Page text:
Research conducted by the Centre for Future Work found wage growth in all parts of the country fell to historic lows and that WA and QLD were hit especially hard.
In their analysis using data from the Australian Taxation Office, the Centre for Future Work found real wages fell 5 per cent in WA over four years.
In the area of Forrest, which includes Bunbury, Busselton, Dunsborough, Margaret River, Augusta, Nannup, Capel, Balingup, Dardanup and Harvey wages fell 5.23 per cent.
The area of O'Conner, which includes Esperance, Collie, Albany, Kalgoorlie-Boulder, Boyup Brook, Bridgetown-Greenbushes, Brookton, Coolgardie, Corrigin, Denmark, Dundas, Kondinin, Laverton, Manjimup, Ngaanyatjarraku, Wandering and Williams, wages performed better than the state but still fell 3.15 per cent.
Centre for Future Work economist Jim Stanford said analysis of ATO data confirmed that Australia's wage crisis has been worse than what was reported by the Australian Bureau of Statistics.
ABS wage price index, released on Wednesday, found that WA recorded the lowest quarterly rise of 0.3 per cent in its March quarter analysis for 2019.
Rises through the year ranged from 2.7 per cent for Victoria to 1.6 per cent for WA, which for WA extended the period of lowest state growth to four quarters.
The ABS used information collected from a representative sample of employee jobs within a sample of employing organisations.
Dr Sanford said the ATO statistics allowed calculation at a level of detail that was not possible with other data sources.
Cost of living hurting WA households and small business
He confirmed that real wages have been declining more than 5 per cent in WA, which meant living standards were also declining.
"Wages everywhere in Australia have performed very poorly, but some regions have been especially hard-hit," he said.
"Communities in regional WA and Queensland have been among the hardest hit of anywhere in the country.
"Public anger over cost-of-living issues is justified, given this hard evidence that real wages in these communities have fallen."
In parliament this week, Vasse MLA Libby Mettam revealed 141,000 households in WA were experiencing mortgage stress, which was up from 85,000 last year.
Ms Mettam said there were 31,000 WA residents who were on the hardship program, 12,000 were repaying debt, there had been 20,000 utility disconnections and a 10.6 per cent increase in bankruptcies.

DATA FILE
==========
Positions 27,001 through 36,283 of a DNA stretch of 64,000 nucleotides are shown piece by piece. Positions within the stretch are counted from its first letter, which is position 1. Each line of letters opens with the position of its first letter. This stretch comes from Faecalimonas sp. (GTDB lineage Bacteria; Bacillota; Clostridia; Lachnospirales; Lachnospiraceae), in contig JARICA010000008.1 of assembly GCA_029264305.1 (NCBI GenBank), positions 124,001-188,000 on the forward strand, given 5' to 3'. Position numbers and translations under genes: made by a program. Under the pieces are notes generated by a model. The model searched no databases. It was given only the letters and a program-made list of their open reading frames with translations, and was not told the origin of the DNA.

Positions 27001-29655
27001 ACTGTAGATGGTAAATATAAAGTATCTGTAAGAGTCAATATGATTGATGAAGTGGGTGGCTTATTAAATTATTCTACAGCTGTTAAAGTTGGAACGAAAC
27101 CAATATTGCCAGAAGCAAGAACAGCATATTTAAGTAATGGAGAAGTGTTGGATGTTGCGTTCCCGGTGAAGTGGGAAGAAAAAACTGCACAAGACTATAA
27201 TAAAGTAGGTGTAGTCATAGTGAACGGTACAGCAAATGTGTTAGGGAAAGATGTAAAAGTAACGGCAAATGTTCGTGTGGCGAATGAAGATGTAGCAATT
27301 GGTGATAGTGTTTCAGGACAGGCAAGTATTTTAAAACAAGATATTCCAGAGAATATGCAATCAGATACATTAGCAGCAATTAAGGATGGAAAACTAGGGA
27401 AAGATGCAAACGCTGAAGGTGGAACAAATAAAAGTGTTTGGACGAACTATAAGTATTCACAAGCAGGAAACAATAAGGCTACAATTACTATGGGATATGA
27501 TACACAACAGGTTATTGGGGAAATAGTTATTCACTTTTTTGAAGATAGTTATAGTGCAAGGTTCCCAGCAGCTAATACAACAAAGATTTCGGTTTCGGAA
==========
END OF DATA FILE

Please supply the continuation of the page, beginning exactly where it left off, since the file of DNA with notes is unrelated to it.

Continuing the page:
She said thousands of small businesses in WA were facing economic hardship and that 30,000 small businesses had closed.
"So far under the Labor government we have seen an increase of $700 a year in household fees and charges, and I understand that will now increase to more than $860," she said.
Reduction of full time work
The Centre of Future Work found real wages have been undermined in Australia by the expansion of part-time work, temporary jobs, labour-hire positions, and 'gigs' - but these impacts were not captured in the ABS's wage price index.
"Since the wage slowdown took hold in 2013, wage growth has averaged around 2 per cent per year - the slowest sustained period of wage increases since the end of WWII," said Dr Stanford.
"Moreover, the modest rebound in wage growth experienced over the past year is mostly due to the strong 3.5 per cent boost to the national minimum wage implemented on July 1, 2018.
"That increase immediately lifted pay for more than one in five Australian employees, including those whose wages were set under the awards system.
"For workers who didn't get that 3.5 per cent increase in July, average wages were still growing at barely 2 per cent.
"Any signs of hope in overall wage growth are due to the deliberate policy action of the Fair Work Commission, not to automatic market forces.
"Australians cannot wait for wages to start rising of their own accord. This evidence confirms that higher minimum wages are a powerful tool for lifting wages."
UnionsWA secretary Meredith Hammat said in the face of rising costs of living, ABS figures showed that working West Australians were experiencing the lowest pay rises of any state or territory in the nation.
"These figures are a timely reminder that working people in WA are finding it harder and harder to keep up with rising living costs," he said.
"Our workplace relations systems, including federal laws and WA State Government Wages Policy, need to change to ensure that pay rises keep pace with costs of living."
WA's industrial relations minister Bill Johnston said wages in the private sector in WA were overwhelmingly regulated by the Commonwealth Government.
The federal Department of Jobs and Small Business could not comment on what factors were driving WA wages to fall during an election period.
A coalition campaign spokesman said the unemployment rate in WA had fallen 0.3 percentage points over the past year and there had been almost 50,000 jobs created since the last election.
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